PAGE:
Domestic cat allergen and allergic sensitisation in young children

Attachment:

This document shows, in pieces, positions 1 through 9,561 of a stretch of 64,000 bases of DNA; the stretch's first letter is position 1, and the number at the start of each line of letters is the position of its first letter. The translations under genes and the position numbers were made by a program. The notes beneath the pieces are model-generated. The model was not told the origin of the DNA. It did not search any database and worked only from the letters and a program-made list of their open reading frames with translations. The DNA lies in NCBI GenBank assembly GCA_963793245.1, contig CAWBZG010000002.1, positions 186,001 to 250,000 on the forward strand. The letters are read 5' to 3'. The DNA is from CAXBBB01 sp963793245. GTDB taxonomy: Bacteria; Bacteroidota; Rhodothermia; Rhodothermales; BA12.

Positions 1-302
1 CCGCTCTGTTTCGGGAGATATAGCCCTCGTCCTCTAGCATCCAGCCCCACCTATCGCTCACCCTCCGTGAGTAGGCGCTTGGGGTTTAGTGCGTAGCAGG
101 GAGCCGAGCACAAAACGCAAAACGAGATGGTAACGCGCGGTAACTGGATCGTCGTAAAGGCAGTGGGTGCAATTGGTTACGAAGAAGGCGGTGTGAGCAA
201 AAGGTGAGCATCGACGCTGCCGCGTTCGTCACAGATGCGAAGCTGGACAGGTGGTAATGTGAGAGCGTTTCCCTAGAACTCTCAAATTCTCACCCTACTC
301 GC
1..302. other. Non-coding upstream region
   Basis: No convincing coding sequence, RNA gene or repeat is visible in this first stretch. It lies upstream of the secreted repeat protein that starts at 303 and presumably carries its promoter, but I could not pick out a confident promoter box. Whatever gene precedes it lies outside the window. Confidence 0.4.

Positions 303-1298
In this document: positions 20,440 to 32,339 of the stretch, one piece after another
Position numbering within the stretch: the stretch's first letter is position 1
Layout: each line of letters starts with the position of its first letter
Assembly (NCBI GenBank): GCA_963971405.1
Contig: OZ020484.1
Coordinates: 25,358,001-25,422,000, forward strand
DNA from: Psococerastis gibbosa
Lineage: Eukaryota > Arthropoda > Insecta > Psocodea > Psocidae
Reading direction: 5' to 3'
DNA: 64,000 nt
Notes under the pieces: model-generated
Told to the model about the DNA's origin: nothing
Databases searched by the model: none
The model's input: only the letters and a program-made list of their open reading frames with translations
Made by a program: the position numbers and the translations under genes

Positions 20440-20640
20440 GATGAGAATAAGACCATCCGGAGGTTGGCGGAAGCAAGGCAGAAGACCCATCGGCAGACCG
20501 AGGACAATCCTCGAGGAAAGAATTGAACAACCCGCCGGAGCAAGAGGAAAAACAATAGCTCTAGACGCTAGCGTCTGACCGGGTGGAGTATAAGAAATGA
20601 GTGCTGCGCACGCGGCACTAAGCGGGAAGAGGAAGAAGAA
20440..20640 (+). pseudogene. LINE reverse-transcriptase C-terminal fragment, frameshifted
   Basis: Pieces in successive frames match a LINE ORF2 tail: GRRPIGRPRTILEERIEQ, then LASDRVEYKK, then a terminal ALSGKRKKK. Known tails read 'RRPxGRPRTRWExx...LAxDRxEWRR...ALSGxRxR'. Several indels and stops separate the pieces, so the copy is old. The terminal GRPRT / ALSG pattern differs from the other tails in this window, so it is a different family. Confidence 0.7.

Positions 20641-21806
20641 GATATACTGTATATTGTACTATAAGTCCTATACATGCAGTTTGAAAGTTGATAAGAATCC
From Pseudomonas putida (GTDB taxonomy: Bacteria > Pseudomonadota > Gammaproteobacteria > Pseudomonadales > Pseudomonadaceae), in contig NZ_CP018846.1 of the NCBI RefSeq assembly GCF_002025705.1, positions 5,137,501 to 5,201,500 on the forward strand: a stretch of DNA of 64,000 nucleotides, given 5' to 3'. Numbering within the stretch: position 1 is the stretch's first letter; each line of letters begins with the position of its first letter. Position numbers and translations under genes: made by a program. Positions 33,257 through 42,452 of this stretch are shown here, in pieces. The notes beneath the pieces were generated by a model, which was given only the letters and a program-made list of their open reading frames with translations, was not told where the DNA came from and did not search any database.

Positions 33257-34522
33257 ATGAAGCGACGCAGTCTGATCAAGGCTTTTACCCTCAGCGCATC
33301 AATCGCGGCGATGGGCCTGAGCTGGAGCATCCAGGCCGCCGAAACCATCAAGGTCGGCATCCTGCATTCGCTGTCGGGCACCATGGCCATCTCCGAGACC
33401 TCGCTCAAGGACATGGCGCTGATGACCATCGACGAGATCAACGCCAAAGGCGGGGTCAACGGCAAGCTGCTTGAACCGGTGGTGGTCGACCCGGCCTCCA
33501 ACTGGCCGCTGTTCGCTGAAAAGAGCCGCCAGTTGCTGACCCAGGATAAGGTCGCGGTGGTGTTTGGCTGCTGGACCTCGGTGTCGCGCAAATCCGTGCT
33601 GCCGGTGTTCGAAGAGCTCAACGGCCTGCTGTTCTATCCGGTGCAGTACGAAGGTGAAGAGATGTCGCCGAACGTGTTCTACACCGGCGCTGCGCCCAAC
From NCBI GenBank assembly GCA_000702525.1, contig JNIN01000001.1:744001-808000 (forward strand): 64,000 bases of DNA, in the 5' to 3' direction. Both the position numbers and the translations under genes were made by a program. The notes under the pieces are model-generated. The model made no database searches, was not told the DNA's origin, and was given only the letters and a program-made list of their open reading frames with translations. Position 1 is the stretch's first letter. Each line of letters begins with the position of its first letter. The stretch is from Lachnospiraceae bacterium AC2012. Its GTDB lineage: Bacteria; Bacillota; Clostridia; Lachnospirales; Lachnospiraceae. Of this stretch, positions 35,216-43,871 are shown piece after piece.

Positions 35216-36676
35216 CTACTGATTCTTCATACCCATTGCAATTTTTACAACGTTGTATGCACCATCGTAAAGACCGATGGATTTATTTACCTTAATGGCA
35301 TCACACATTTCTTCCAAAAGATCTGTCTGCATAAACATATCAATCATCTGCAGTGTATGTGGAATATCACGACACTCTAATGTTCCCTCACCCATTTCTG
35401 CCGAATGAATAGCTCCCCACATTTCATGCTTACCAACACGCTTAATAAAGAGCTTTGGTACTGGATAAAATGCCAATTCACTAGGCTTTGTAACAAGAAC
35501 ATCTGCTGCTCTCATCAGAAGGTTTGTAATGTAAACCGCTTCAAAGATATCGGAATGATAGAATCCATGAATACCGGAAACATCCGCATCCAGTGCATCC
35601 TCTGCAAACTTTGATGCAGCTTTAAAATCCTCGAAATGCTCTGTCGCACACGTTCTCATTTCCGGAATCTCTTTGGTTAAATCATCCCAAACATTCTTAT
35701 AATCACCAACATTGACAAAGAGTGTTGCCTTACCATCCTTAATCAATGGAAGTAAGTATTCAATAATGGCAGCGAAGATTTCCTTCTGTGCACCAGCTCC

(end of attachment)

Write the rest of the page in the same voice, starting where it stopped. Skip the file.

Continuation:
Studies have presented conflicting associations between cat allergen exposure and sensitisation and atopic disease. We therefore investigated the association between the observed domestic cat allergen level and cat sensitisation in young children in four study populations from three European countries. We recruited children from a nested case-control study, which is composed of four ongoing birth cohorts conducted in three European countries. Children at 2-4 years of age in the four cohorts who were sensitised to cat allergens (n=106) were compared with 554 non-sensitised children (controls). House dust samples were collected when the children were 5 to 7 years old, and cat allergen levels were measured in ng/g dust and ng/m2surface area. In the German study population we found a positive association between domestic cat allergen in house dust and cat sensitisation (OR (CI)=3.01 (1.16, 7.99)) while in the Swedish study population, we found a negative association (OR (CI)=0.41 (0.16, 0.98)). No association was found in the Dutch study population (OR (CI)=0.83 (0.22, 2.93)). Looking into the family history of cat keeping, we found the lowest prevalence of cat sensitisation in children who were cat owners at the age of blood sampling (11%) and the highest prevalence was found in those who have had a cat but not anymore, at the age of blood sampling (41%). The mixed results may be explained by differences in age and avoidance patterns.